It’s important to think about your future. Specifically, on how to manage your 401(k) Plan. Elizabeth White, author of 55, UNDEREMPLOYED, AND FAKING NORMAL, shares her advice on how you should think about your finances and future when you want to retire.
Planning for a secure retirement is much harder than planning for other big purchases, like, let’s say, buying a home. Just think about everything you have to get right to manage your 401(k) plan successfully, and you’ll see why our do-it-yourself pension system is failing millions of Americans.
You’re expected to know what to invest in and to make consistently smart decisions over decades, managing your investments through stock market highs and lows with the right balance of stocks and bonds. Good luck with that!
You have to make assumptions about how long you will live, because if you die at eighty-seven, you’ll need a lot more cash than if you die at sixty-seven.
You have to voluntarily save 10 percent—or, as some experts say, 15 to 20 percent—out of each paycheck for forty years despite flat wages and rising expenses.
You have to work out the financial impact of having children. You have to know how much you will need for emergency savings and plan for Murphy’s law to kick in, the loss of your job, a health-care crisis, and even death.
You have to resist tapping into your 401(k) savings for other purposes—like to pay for a health-care emergency, to build that deck on your home, or to pay your kids’ college tuition
And when you finally do retire, you have to know how much to draw from your savings. You’ll want to take enough to live on but not so much that the well runs dry.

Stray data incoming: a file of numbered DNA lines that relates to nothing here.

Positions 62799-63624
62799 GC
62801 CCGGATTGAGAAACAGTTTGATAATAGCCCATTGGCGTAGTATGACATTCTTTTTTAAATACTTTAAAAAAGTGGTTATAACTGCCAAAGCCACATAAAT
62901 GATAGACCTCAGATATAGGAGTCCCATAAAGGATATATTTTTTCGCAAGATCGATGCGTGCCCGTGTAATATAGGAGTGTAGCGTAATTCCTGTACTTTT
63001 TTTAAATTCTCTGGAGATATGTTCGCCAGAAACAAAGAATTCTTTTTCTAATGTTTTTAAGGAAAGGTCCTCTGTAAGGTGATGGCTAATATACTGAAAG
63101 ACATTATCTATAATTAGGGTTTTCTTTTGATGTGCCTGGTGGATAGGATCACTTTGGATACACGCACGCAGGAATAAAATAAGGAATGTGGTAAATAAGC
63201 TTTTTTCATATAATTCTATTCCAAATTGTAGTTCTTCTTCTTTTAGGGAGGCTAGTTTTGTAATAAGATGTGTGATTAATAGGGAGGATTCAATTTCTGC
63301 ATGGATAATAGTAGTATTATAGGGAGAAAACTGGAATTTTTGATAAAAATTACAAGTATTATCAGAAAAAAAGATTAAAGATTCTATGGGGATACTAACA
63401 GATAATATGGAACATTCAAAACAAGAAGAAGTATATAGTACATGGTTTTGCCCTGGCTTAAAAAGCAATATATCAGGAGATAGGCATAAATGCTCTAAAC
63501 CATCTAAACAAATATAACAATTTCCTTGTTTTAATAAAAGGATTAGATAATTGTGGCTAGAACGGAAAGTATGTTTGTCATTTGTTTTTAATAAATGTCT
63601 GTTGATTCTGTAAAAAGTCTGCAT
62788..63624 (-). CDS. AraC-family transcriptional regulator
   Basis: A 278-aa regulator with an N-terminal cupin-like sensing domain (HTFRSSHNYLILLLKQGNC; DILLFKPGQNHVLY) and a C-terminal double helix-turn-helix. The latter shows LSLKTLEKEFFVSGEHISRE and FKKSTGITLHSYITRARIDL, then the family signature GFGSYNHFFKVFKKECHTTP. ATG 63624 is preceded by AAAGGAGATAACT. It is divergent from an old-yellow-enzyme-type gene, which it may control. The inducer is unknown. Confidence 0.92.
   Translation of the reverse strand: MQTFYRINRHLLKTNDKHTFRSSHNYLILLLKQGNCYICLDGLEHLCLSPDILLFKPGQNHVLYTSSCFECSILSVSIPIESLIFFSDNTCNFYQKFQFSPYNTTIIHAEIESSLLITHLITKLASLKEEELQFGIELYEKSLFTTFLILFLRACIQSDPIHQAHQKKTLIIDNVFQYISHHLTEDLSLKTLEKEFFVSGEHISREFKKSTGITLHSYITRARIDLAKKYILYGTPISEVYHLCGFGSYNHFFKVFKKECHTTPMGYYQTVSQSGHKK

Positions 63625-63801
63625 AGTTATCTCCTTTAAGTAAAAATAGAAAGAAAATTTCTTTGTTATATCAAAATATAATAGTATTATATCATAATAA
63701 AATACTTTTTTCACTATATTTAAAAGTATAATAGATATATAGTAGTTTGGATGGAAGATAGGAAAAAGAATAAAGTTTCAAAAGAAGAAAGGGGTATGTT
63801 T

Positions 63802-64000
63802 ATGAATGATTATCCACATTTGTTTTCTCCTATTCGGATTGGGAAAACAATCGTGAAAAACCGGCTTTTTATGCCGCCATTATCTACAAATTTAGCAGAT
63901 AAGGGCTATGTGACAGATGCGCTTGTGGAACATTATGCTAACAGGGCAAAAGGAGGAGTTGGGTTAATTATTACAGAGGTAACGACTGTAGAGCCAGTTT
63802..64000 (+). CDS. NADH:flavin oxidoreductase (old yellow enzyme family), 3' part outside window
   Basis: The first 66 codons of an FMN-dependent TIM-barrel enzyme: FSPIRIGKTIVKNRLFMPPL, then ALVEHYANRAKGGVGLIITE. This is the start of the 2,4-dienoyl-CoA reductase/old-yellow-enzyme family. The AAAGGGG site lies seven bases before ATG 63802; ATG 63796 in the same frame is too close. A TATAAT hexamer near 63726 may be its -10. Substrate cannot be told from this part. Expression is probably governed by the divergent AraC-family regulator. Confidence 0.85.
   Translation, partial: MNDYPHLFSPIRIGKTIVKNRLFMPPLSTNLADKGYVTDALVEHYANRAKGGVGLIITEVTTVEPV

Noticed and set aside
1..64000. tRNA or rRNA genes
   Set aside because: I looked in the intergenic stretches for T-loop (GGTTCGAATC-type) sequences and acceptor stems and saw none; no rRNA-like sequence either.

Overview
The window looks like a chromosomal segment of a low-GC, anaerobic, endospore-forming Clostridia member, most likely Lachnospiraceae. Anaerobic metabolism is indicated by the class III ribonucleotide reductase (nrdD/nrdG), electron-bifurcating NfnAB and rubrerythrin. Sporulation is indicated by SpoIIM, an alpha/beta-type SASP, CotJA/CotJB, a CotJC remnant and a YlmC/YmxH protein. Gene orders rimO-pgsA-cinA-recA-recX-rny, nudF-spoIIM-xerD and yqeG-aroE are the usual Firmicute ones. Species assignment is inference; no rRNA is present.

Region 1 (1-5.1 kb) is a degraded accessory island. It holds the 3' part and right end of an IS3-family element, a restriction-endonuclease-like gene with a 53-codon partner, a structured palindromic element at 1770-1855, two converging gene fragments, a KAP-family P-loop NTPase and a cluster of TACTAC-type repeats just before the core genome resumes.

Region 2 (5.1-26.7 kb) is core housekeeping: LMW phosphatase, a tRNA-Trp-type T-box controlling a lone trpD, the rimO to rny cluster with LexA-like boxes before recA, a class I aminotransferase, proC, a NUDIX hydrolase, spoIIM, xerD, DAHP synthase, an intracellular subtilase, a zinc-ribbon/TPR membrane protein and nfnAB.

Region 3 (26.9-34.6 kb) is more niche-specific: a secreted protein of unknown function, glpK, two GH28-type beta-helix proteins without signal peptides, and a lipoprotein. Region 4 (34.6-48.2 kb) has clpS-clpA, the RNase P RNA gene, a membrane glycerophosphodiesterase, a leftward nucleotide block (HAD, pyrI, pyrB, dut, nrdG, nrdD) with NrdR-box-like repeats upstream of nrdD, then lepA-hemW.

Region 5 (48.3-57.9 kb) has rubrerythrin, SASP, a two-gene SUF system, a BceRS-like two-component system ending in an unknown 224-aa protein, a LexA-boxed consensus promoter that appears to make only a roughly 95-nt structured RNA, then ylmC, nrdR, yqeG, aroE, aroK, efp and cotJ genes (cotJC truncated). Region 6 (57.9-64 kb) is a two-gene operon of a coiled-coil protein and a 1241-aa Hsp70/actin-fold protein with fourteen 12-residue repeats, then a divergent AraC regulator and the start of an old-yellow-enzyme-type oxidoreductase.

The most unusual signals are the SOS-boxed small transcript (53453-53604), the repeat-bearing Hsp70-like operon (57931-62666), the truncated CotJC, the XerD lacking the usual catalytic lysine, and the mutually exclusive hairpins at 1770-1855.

This is a steep hill to climb, and millions of Americans are not up to the task. The stats on 401(k) savings plans tell the whole story. In a study conducted by the National Institute on Retirement Security, using data from the US Federal Reserve, the median amount in 401(k) savings for all working households was $2,500, factoring in all those zeros for households with no savings at all. For near retirement households age fifty-five to sixty-four, the median account balance was $14,500.1
With life expectancy rates now well into the eighties, there’s no way any of us will survive on that. Sure, there are some people who are very comfortable making retirement savings and investment decisions, and a few will hit it big, but that won’t be the reality for most of us.
Find out more about creating a strategic retirement plan in 55, UNDEREMPLOYED, AND FAKING NORMAL by Elizabeth White
For more on Tips on Life & Love: How to Rightsize Your Retirement Budget
Excerpted from 55, UNDEREMPLOYED, AND FAKING NORMAL by Elizabeth White. Copyright © 2019 by author. Used by permission of the publisher. All rights reserved.
Photo by Jesse Roberts on Unsplash.